Despite the terrible weather conditions, all nine crew members were rescued thanks to the heroic efforts of the island’s lifeboat crew and residents.
The Holy Island Community Archive Group is planning to commemorate the rescue and celebrate the history of the island lifeboats with an event next spring.
Organisers are working to trace as many of the descendants of the trawler men and lifeboat crew as possible to attend the ceremony.
John Bevan, from the Holy Island Community Archive Group, said the story of the rescue is well known on the island even today.
He said: “A number of the lifeboat men got medals.
“We’re planning to have a ceremony in April on the site where the lifeboat was launched.
"We are desperately trying to find out the names of those crew on the Hartlepool trawler and hopefully be able to make contact with their descendants.”
The James B Graham was built in Scotland in 1914 for the Hartness Steam Fishing Company, of Hartlepool.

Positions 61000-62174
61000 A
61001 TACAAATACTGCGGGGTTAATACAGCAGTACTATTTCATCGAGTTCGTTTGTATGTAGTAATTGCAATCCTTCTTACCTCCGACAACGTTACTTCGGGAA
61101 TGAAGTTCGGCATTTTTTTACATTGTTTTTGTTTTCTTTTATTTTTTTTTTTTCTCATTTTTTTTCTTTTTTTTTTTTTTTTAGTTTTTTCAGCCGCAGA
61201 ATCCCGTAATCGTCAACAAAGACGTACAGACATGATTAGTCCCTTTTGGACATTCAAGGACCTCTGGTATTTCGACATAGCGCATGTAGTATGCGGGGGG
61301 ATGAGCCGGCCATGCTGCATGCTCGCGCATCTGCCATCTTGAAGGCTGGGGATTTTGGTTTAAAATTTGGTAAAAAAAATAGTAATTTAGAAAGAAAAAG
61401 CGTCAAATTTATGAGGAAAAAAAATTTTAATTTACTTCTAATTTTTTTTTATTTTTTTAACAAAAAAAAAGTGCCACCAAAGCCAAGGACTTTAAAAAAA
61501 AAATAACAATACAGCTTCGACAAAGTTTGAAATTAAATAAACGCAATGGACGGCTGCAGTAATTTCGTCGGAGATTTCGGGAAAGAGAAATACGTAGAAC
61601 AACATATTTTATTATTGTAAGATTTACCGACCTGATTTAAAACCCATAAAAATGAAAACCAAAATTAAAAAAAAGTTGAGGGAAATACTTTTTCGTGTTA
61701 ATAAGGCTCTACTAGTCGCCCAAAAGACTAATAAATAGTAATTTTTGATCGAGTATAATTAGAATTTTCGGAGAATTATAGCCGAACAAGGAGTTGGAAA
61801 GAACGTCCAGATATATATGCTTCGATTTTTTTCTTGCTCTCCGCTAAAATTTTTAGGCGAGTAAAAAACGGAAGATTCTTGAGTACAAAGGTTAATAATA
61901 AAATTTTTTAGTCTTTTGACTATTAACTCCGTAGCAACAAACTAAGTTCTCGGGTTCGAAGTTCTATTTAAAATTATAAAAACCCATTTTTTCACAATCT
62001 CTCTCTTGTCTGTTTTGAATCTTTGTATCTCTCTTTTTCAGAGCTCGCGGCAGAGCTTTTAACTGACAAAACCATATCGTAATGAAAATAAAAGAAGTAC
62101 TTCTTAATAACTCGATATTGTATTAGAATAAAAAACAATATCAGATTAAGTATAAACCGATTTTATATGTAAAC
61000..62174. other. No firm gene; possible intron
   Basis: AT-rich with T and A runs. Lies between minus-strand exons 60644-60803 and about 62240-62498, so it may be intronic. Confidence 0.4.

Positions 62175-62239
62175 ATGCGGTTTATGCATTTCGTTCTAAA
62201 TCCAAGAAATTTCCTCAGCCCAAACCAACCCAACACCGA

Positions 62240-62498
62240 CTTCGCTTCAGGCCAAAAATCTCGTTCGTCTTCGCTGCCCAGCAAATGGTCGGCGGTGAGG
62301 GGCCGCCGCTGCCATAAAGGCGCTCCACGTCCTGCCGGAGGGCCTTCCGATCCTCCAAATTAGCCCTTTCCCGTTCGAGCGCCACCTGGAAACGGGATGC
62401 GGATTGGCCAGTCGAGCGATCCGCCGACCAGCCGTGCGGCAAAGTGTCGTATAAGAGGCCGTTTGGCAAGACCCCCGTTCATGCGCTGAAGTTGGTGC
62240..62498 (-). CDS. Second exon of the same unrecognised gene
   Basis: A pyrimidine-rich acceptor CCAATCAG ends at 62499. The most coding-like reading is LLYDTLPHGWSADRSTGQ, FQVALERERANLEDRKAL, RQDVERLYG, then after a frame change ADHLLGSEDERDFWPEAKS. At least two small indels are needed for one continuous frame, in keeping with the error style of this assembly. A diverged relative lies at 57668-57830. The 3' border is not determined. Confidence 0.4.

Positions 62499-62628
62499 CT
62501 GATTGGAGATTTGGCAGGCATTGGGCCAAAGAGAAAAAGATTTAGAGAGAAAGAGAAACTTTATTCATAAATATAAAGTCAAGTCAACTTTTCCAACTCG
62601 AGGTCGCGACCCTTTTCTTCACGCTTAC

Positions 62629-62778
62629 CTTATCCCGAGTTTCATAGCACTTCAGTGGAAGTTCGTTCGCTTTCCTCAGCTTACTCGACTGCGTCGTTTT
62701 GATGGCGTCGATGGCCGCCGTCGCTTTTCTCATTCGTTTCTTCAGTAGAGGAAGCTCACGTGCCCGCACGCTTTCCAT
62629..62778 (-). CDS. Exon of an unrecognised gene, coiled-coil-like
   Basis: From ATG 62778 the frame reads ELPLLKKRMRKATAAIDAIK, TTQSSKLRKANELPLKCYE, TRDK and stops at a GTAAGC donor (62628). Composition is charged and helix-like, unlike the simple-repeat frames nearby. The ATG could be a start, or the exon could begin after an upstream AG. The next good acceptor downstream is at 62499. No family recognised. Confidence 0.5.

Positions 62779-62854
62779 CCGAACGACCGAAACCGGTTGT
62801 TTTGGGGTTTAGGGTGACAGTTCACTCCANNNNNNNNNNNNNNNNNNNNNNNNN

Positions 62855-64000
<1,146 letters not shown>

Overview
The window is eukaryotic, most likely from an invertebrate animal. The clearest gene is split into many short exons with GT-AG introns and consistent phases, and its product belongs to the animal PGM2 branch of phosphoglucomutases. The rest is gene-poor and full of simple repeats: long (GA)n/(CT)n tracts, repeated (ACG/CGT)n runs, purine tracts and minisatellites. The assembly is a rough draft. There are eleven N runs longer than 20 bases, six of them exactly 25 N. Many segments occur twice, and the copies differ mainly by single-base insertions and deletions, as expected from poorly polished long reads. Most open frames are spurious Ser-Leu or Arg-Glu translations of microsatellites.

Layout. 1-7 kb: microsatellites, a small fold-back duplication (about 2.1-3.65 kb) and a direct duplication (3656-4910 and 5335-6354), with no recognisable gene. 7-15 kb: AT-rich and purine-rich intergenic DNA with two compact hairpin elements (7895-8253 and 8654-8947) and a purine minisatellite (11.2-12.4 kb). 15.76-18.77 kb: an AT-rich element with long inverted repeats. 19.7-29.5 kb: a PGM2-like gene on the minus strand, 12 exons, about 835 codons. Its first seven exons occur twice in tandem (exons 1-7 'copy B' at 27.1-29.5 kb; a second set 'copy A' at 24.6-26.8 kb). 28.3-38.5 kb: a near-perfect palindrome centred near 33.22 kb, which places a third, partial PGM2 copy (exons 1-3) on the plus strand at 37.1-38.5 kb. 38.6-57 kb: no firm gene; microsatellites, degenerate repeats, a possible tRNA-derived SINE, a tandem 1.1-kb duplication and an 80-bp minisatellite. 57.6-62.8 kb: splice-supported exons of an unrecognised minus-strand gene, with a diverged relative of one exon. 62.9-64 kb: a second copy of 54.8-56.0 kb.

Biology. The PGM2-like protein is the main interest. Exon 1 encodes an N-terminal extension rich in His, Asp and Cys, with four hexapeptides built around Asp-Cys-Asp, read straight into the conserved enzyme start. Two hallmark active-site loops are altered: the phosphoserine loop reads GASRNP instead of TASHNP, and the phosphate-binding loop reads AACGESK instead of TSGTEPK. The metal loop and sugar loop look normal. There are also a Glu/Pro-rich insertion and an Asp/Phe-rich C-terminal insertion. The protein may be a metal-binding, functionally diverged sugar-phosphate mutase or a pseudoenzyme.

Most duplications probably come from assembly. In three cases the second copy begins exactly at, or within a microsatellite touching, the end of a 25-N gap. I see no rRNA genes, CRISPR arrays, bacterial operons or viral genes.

It was about 8pm on January 15, 1922, when she hit the rocks off Holy Island.
The crew sent up distress flares that were seen in Holy Island village in the south of the Island.
Attempts to reach the stricken vessel with land-based equipment were unsuccessful as she was too far from the shore.
The whole of the village helped to launch the island lifeboat the Lizzie Porter into the freezing water, including many women who hauled her trailer waist deep through mud.
The lifeboat crew then rowed four miles through the storm but it was several hours before they could find a safe route through the rocks to get alongside the stranded ship.
An entry from the RNLI Journal read: “The trawler was found lying in a very perilous position, with a heavy list, and the seas breaking along her decks.”
All nine men were brought safely ashore at about 2am.
Anyone with information about the Hartlepool crew or their descendants is asked to contact Holy Island Community Archive Group by emailing [email protected]